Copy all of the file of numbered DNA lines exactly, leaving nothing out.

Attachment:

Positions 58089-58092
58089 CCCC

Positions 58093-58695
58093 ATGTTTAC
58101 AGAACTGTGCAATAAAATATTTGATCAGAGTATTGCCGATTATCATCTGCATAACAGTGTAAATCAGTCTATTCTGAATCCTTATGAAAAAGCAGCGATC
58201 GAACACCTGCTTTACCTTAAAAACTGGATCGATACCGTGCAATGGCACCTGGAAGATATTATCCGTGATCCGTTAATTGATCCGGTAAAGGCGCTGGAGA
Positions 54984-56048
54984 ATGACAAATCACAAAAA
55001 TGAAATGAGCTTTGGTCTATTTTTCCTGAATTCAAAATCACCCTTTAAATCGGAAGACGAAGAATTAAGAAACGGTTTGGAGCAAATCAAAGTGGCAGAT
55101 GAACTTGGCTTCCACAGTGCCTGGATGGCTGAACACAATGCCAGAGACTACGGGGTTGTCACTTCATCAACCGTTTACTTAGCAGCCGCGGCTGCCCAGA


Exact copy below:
Positions 58089-58092
58089 CCCC

Positions 58093-58695
58093 ATGTTTAC
58101 AGAACTGTGCAATAAAATATTTGATCAGAGTATTGCCGATTATCATCTGCATAACAGTGTAAATCAGTCTATTCTGAATCCTTATGAAAAAGCAGCGATC
58201 GAACACCTGCTTTACCTTAAAAACTGGATCGATACCGTGCAATGGCACCTGGAAGATATTATCCGTGATCCGTTAATTGATCCGGTAAAGGCGCTGGAGA
Positions 54984-56048
54984 ATGACAAATCACAAAAA
55001 TGAAATGAGCTTTGGTCTATTTTTCCTGAATTCAAAATCACCCTTTAAATCGGAAGACGAAGAATTAAGAAACGGTTTGGAGCAAATCAAAGTGGCAGAT
55101 GAACTTGGCTTCCACAGTGCCTGGATGGCTGAACACAATGCCAGAGACTACGGGGTTGTCACTTCATCAACCGTTTACTTAGCAGCCGCGGCTGCCCAGA